âI hope other students can see what the communications are doing, what the college is doing,â Reed said. “[Its] installations will be more visible, and bring [it] on the central campus will really make a big difference.
The college’s anticipated impact of the new facility won’t end there, Reed said.
“We are raising awareness of the College of Communications, which is a highly regarded college [among] our peers, âReed said. âI think these new facilities will help [it] raise [its] status more.
For Mozley-Bryan, however, the project’s most profound impact will be its ability to promote “an explosion of collaboration” for students and faculty members.
âIn the world we live in now, everyone interacts with each other in one way or another,â Mozley-Bryan said. “We plan to use this building to the fullestâ¦ It will definitely be a hub – it will definitely jump up and run 24/7.”
Mozley-Bryan said she wanted to host large events and gatherings on the ground floor of the building as well as in some of the larger rooms and spaces on the upper floors.
Echoing Mozley-Bryan’s hopes for the future, Myrick said the facility’s new technology could allow students and faculty to remain interconnected across rooms and even floors of the building.
âWe’re going to be able to do things and share resources in ways that we haven’t been able to do before,â Myrick said.
Adams and Myrick both said they were excited about the âchanceâ collaborations that they said could occur in the new spaces.
Adams said she was ready to meet new people in a “space designed for communication students” and take classes at the new facility.
Myrick said he was looking forward to meeting and collaborating with his colleagues.
“It’s possible [only] at a year-end reception when you see some of these people who are your coworkers, and now you’re going to run into them in the hallway, âMyrick said.
He also said he believes the new space will improve the efficiency of office hours and student-instructor relations.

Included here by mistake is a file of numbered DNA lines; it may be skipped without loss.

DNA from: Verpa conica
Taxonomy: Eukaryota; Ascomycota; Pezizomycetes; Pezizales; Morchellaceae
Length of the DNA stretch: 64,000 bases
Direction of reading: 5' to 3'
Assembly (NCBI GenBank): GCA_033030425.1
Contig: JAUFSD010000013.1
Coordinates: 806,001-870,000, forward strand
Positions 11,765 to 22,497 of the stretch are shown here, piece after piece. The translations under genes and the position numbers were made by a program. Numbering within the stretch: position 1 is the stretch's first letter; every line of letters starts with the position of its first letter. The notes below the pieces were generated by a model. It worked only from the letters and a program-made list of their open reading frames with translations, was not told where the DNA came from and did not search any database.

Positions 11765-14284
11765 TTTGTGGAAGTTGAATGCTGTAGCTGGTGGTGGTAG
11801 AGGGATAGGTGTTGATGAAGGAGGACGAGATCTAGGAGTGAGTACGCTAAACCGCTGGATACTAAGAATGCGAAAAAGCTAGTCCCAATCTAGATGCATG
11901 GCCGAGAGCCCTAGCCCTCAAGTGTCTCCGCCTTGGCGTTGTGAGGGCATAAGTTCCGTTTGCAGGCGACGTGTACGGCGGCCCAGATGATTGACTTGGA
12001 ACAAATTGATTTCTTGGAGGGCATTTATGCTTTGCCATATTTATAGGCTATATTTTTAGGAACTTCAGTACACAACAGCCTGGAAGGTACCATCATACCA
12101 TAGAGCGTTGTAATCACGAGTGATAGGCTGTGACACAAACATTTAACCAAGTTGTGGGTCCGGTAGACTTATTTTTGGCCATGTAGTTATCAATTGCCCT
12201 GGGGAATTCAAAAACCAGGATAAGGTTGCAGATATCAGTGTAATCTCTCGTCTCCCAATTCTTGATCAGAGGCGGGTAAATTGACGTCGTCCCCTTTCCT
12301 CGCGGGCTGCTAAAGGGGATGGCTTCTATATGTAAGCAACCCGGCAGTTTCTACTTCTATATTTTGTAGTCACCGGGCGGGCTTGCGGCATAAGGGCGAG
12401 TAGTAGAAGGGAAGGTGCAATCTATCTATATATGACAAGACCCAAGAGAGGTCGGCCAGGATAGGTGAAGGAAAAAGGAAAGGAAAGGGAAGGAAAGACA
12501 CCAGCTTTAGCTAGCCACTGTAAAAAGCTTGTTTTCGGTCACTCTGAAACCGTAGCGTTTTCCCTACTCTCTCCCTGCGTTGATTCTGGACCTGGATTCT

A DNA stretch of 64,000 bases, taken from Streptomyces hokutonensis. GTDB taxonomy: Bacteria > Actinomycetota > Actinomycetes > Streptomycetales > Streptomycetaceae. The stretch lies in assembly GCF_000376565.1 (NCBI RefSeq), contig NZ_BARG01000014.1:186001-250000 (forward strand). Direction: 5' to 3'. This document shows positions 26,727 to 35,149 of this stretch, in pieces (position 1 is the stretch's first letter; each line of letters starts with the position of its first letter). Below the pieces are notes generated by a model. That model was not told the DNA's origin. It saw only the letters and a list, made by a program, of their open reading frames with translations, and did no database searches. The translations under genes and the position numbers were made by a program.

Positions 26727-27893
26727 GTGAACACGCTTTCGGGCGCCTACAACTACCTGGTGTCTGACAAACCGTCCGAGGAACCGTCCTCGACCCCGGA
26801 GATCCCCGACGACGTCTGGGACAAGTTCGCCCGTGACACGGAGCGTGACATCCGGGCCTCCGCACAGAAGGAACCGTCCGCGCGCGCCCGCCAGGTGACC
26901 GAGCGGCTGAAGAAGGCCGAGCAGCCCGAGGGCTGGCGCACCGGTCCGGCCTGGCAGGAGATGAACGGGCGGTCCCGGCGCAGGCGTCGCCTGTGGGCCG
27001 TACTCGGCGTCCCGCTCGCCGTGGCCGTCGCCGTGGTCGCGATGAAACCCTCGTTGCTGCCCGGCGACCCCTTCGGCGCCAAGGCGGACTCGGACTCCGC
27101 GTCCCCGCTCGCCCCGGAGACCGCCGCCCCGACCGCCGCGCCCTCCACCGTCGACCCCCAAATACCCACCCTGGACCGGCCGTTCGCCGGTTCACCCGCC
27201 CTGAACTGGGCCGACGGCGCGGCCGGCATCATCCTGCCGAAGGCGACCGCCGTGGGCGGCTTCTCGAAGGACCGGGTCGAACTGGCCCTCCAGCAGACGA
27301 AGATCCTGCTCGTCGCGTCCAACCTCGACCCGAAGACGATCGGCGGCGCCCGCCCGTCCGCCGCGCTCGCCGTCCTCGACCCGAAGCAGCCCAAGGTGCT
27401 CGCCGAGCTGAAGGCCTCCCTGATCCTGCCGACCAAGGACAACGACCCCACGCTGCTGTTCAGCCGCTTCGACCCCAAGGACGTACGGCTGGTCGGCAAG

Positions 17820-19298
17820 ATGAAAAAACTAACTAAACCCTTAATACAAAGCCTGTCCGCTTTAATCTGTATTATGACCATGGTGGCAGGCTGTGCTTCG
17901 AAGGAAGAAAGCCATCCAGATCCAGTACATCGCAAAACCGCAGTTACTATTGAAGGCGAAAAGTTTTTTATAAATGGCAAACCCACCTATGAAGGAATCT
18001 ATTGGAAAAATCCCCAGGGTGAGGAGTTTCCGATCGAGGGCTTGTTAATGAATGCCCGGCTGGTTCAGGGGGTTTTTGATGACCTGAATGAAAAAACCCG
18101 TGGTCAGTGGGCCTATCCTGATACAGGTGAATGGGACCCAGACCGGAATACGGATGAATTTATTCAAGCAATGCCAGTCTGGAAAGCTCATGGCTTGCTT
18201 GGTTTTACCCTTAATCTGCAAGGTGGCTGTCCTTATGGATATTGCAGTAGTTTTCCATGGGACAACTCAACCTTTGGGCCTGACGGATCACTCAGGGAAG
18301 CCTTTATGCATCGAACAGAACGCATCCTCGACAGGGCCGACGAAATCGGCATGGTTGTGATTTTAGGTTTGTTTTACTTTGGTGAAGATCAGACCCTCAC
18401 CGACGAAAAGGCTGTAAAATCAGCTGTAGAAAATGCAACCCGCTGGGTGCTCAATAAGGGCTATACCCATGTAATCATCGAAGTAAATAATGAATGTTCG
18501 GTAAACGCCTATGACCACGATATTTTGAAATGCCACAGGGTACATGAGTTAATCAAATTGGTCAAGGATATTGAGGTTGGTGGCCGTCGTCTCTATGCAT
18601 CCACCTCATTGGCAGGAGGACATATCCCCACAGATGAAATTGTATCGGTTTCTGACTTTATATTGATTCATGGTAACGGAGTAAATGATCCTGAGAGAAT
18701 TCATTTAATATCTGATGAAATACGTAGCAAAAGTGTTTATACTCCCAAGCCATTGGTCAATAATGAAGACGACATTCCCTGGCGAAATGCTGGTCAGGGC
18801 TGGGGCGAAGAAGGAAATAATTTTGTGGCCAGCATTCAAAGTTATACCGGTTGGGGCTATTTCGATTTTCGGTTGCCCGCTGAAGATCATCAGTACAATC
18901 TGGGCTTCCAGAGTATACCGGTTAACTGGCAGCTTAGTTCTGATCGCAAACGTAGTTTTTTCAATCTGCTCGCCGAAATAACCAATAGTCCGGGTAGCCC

The transition to the new building will happen when classes and in-person activities resume in the fall semester, and Adams said the schedule will add an âextra layerâ to the facility’s collaborative environment.
While the College of Communications will inherently dominate the new building, there will also be office space for the College of Liberal Arts. Both Myrick and Mozley-Bryan said they were excited about the possibilities and opportunities such a juxtaposition would allow.
But the new media center project – which was due to be completed by the fall semester of 2020 – has taken an entire additional year due to the coronavirus pandemic, according to Reed and Myrick.
Myrick said the coronavirus presented unique communication challenges that he and his team had to adapt to.
âIt’s typical that you often meet in person,â Myrick said. âAs problems arise on the construction site, everyone shows up, you watch them, you point your finger at them, you figure out what is the right way to go and you keep moving forward. COVID and social distancing have really changed the way this process unfolds. “
In a construction environment, Myrick said, the ability to communicate by indication is crucial, and the team had limited capacity to do so.
âYou have to be more intentional in what you do, because a lot of what happens naturally when you meet in a group and point out something doesn’t happen when everyone is in a different place and you look at a screen, âsays Myrick. “I think that was probably the biggest difference or the biggest challenge.”
Myrick said the team finally got over these challenges – he said he felt everyone did a great job paying attention to detail and making sure every team member was on. the same wavelength.
As construction wraps up this summer, Myrick said all new technology is expected to be commissioned and incorporated into the facility by July 1, with finishes to be completed thereafter.